Sprint has launched its mobile 5G service in four cities — but unlike the short-range millimeter wave networks AT&T and Verizon have already turned on, this is the nation's first taste of 5G on mid-band spectrum in its coveted 2.5GHz band. All told, it covers more than 1,100 square miles and a population of nearly 3.6 million people.
The carrier says that it has deployed its Ericsson dual-mode 5G/LTE Advanced radios at its existing cell sites and has highlighted certain focus areas in each of its first four metro areas:
- In Atlanta, 5G is available from downtown up to Dunwoody, an approximately 17-mile stretch.
- In Dallas-Fort Worth, it's available on a 40-mile run from North Dallas through Irving and Arlington to downtown Fort Worth.
- In Houston, 5G spans 13 miles from downtown off to Beltway 8 in Memorial City.
- The network is also live from Kansas City, Missouri, through to Sprint headquarters in Overland Park, Kansas, a 12-mile field.
The company expects to bring 5G onto its second wave of cities — Chicago, Los Angeles, New York, Phoenix, and Washington — in the next several weeks, adding another 1,080 square miles to the network.
I am thrilled to announce @Sprint’s truly mobile #5G network is up in our initial launch cities. #Sprint5G 📶⚡ will cover ~2,180 square miles in our 9 launch cities. That’s the largest initial 5G footprint in the US. https://t.co/onLUXk2P0z pic.twitter.com/qgX1kmzzF7
— John Saw (@SprintCTO) May 30, 2019
That kind of real estate is something the competition doesn't have access to right now: AT&T and Verizon don't have spectrum holdings below 6GHz that can either be built upon right now or quickly be converted from older 3G and 4G technology, leaving them with very speedy millimeter wave spectrum that can barely cover a city block; at the same time, T-Mobile, which has proposed to merge with Sprint, hopes to run 5G on its wide-reaching, but lower-speed 600MHz band next year.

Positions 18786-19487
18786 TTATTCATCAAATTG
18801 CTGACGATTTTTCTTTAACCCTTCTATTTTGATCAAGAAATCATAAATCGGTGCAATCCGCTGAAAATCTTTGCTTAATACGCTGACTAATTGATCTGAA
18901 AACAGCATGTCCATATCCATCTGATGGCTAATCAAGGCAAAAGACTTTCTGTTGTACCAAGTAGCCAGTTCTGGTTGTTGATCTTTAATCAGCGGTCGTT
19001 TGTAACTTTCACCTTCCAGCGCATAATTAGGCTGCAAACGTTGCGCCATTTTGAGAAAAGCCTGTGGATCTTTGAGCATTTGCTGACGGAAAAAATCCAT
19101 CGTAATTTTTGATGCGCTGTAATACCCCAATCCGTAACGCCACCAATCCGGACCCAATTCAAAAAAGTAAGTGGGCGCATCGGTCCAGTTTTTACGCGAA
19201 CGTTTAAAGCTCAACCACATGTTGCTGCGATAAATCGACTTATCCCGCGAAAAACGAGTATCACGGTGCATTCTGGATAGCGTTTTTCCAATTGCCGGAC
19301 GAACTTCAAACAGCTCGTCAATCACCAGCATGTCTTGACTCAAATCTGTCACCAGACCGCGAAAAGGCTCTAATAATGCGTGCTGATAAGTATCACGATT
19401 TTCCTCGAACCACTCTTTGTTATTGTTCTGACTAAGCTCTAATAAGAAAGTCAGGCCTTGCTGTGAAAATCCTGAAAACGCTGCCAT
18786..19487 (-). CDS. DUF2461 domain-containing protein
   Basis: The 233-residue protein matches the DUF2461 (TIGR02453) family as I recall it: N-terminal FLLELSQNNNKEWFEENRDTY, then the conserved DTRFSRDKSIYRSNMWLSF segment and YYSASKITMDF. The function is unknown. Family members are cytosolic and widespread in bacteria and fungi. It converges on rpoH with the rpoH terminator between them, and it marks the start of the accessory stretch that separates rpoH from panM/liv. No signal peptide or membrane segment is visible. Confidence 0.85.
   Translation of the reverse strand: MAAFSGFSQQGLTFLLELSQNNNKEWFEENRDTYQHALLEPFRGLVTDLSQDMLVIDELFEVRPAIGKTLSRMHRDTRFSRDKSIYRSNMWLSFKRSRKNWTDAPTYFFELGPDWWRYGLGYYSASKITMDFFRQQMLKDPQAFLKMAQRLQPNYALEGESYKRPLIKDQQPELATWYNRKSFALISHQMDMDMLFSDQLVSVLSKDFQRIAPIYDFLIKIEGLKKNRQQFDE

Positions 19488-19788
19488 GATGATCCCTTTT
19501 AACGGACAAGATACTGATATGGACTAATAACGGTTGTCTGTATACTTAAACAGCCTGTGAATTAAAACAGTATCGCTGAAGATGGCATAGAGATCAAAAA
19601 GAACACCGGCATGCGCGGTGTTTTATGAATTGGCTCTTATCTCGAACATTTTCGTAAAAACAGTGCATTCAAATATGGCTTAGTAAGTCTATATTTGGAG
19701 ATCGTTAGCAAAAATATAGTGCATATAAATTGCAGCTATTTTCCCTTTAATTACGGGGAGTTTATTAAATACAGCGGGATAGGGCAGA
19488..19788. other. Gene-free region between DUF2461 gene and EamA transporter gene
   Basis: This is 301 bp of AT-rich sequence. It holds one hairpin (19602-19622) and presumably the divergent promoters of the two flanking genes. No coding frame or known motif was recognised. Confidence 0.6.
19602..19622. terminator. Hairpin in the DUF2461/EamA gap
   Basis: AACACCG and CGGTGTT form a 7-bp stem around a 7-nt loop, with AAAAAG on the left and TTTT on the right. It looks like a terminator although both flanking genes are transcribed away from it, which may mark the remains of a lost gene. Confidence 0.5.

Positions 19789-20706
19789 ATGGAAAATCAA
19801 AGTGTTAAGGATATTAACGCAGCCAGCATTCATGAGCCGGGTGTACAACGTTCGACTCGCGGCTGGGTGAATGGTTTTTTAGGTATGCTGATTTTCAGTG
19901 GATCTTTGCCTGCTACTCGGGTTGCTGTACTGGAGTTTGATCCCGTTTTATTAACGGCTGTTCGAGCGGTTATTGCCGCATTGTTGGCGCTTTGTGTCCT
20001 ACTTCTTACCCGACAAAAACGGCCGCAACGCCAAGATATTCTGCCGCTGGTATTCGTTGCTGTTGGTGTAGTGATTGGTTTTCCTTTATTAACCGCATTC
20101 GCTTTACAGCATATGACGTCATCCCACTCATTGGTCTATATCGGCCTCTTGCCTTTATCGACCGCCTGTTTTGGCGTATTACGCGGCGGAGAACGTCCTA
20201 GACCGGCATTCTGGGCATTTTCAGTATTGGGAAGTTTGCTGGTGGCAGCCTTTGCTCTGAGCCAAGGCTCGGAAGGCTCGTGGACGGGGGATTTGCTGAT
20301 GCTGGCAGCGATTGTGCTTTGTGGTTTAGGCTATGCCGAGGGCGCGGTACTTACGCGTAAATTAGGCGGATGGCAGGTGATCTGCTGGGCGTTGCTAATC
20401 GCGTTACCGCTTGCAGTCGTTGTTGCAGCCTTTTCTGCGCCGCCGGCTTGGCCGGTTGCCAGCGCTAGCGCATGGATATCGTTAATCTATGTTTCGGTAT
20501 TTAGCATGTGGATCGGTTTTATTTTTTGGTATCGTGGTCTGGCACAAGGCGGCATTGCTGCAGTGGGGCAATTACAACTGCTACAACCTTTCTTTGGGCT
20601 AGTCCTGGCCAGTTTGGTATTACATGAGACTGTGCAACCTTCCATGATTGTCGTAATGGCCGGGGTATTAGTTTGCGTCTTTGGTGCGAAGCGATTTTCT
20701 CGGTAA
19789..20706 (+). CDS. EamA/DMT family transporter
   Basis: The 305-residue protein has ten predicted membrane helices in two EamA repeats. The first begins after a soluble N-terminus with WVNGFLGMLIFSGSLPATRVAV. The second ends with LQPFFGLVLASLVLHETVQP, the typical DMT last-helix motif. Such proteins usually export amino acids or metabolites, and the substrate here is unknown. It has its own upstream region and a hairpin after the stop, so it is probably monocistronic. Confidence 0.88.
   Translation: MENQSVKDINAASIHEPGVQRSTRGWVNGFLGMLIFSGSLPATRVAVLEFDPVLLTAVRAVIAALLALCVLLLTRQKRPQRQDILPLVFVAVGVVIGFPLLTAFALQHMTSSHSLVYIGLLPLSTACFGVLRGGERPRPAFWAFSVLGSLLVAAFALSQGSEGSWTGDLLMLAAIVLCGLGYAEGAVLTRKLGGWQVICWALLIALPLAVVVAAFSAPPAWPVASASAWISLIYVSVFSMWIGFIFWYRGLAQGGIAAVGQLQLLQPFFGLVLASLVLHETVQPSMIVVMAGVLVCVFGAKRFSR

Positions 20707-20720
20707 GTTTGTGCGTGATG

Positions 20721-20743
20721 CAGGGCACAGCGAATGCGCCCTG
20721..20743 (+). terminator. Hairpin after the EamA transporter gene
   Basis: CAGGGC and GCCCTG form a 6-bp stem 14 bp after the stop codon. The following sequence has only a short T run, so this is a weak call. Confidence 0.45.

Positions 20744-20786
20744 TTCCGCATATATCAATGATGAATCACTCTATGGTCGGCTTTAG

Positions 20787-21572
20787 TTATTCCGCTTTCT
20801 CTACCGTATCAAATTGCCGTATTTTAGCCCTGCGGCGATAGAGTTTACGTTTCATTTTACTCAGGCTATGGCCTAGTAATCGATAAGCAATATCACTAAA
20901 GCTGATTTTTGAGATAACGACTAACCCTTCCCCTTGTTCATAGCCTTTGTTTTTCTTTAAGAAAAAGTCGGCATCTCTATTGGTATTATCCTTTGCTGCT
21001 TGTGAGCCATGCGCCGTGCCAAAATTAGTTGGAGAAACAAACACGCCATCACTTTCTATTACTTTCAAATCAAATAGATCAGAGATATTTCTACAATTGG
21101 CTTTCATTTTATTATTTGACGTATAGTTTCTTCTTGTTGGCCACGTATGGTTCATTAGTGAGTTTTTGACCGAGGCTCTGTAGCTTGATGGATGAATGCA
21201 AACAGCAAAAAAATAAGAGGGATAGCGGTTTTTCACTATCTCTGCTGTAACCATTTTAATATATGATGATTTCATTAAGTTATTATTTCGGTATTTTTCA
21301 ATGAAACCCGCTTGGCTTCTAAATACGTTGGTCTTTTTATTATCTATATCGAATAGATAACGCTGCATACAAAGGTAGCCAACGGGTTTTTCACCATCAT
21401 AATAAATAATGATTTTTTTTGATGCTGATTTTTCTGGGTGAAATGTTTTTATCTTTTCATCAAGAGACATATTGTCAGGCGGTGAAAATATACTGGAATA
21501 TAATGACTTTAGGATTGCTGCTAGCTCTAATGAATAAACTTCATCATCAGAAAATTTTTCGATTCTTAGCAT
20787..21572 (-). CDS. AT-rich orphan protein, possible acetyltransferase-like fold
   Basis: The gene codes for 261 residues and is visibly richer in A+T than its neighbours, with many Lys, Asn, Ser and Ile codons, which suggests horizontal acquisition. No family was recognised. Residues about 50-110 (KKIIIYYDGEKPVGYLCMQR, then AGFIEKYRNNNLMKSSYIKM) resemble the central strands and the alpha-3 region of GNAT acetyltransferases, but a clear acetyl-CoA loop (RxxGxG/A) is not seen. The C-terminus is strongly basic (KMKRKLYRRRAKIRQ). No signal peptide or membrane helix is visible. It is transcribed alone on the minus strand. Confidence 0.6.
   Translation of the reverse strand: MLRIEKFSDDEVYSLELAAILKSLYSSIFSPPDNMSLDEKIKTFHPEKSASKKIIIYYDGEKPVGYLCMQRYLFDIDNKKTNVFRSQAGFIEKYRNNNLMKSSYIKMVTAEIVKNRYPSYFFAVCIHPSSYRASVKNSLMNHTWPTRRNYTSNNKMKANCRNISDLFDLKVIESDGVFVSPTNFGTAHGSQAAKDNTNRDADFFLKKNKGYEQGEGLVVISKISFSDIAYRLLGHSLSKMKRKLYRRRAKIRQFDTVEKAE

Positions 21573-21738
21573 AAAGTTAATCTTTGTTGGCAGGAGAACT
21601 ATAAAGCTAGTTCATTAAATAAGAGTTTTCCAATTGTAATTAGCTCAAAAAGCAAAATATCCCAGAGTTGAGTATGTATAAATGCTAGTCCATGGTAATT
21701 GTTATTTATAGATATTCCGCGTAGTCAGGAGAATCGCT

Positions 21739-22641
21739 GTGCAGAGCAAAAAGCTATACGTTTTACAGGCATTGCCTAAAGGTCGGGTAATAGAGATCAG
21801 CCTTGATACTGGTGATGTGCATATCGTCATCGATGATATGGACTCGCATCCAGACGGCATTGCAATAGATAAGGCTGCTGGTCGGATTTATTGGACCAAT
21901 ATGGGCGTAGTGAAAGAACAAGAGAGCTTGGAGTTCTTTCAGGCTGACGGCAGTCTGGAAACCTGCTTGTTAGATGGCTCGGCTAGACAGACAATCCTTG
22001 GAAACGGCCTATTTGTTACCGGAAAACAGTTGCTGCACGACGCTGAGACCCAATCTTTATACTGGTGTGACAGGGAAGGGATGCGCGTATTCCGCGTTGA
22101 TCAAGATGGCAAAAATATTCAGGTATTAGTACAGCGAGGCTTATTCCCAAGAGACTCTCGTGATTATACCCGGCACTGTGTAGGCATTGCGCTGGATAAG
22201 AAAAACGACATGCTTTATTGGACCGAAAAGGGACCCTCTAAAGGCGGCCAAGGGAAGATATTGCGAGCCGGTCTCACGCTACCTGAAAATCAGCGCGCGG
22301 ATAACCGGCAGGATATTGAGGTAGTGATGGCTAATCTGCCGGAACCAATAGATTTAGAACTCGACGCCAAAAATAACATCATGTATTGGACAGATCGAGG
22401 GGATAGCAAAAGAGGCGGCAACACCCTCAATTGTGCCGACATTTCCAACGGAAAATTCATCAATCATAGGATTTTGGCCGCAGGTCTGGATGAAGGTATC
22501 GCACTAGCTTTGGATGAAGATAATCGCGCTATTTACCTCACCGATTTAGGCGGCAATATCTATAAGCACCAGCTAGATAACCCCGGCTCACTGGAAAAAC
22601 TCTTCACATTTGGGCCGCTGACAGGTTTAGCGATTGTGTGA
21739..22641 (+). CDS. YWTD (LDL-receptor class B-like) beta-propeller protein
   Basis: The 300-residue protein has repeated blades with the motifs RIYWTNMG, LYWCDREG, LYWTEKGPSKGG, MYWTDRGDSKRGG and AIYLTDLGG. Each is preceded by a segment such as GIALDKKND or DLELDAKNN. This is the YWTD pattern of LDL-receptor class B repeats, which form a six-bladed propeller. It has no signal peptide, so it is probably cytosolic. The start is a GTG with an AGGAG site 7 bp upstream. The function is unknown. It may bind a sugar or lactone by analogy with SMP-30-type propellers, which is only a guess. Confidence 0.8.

Sprint's humongous 100MHz block of 2.5GHz airwaves is a major prize for T-Mobile. But Department of Justice officials reviewing the merger reportedly want the pair to surrender spectrum and form a "new" fourth carrier to maintain competition in the wireless market and neither side want to give up anything. This specific cache may be important to watch going forward.
Customers will need to subscribe to the $80 a month Unlimited Premium plan to receive 5G service — it includes the usual unlimited talk, text, and data, capacity for 1080p video streaming, 100GB of mobile hotspot every month, and free subscriptions to Hulu, Amazon Prime, Twitch Prime, as well as Tidal. Sprint has also partnered with Hatch to give 5G customers 90 days of free access to a library of over 100 games that can be streamed down to their phones. After that, Hatch will cost $7.99 a month.